Mexico’s fuel shortages continue to push on with no signs of avail, as Pemex representatives promise not to back down over fuel theft.
So far, the shortages are taking their toll on a number of densely populated cities across six states where, after hours of queuing, some petrol stations are running completely dry.
Triggered off the back of one of Andres Manuel Lopez Obrador’s campaign promises, the delivery logistics shake-up has been effective in deterring fuel theft, although the government explain they are uncertain when the shortages will stop. Currently Mexico’s wide-scale fuel-stealing industry sees Mexican cartels capitalise on taking fuel from government-run piping with an average of 60 illegal taps into pipelines daily within the country.
Since then, five people tasked with monitoring pipelines in the country have been fired, a solution of three thousand pipes has been suggested to speed up distribution, and the queues of frustrated motorists continue to build up.
At the same time, in neighbouring United States, headlines are dominated by Donald Trump’s visit to the Mexican border and increasingly erratic ‘wall’ promises through a ‘national crisis.’ Another concern might soon be a hot topic, however, for US super bowl fans whose insatiable appetite for avocado dips might also be struck by Mexico’s fuel crisis.
‘‘Holy guacamole!’’ Reuters has called the crisis.
‘‘Cue the guacpocalypse,’’cries Eater.
Super bowl fans might be enjoying the sport without the staple dip this year, as Mexico’s fuel shortage places the delivery of thousands of avocados to the United States at risk. Super Bowl Sunday, at the start of February is at most concern as the fuel shortages south of the border don’t look to be improving anytime soon.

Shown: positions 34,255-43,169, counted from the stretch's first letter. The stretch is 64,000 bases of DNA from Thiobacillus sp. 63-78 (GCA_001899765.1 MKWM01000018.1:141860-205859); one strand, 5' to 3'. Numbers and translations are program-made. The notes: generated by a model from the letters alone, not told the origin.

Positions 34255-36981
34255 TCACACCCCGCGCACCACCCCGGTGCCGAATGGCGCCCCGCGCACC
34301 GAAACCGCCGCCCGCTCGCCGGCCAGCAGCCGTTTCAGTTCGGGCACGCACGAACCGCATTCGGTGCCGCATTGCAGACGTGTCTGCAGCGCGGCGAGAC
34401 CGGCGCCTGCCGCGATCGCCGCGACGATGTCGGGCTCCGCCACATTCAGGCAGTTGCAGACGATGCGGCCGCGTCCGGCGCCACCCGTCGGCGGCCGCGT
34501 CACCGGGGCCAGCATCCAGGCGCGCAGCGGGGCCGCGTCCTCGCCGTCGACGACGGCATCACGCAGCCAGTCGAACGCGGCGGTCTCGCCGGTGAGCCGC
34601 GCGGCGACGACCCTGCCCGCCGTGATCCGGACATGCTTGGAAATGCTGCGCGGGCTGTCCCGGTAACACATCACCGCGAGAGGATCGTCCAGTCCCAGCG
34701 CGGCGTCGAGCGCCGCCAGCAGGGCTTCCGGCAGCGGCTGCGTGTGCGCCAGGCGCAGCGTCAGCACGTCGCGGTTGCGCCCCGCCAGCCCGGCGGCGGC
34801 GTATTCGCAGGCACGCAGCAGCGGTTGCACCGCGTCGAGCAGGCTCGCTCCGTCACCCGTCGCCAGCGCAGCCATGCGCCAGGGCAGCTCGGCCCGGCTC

Super Bowl Sunday, which takes place in Atlanta, Georgia, on February 3 represents one of the largest daily consumption of avocados across the country, with 100 million people tuning in to watch. According to statistics, 53.5 million Pounds of avocados consumed during the game alone.
One of the largest areas for concern is the production taking place in Michoacan, Mexico’s largest avocado producing state. Located in central Mexico, the region usually creates 120,000 tonnes of avocados around this time of year in preparation for high demand during the Super Bowl.
Some 27,000 tonnes of avocados have already been driven to the United States in time for the game in a few weeks, however, this might not be enough at all. Deliveries to the super bowl also come alongside farm shipments to supermarkets and stores across the world, with the fuel shortage anticipated to shortly start affecting such exports.
According to statements from Mexico’s government, the fuel shortages do not mean that the country’s fuel supply isn’t sufficient. Many representatives have at length ensured that Mexico continues to have enough gasoline, and the delays which have been increasing since December are only related to the clamp down on fuel theft. In response, Pemex has promised to increase distribution and provide 20% more fuel to affected states.
US Super Bowl fans might, however, have to settle for alternatives as both the US government and Mexican authorities rally to clamp down on organised crime groups. Avocados also contribute to a vast organisation of cartel management in which ‘blood avocados’ are the currency that sees local farms seized by violent crime gangs. Perhaps the shortage might shine light on some of the wide scale ethical concerns that fuel Mexico’s illicit trades.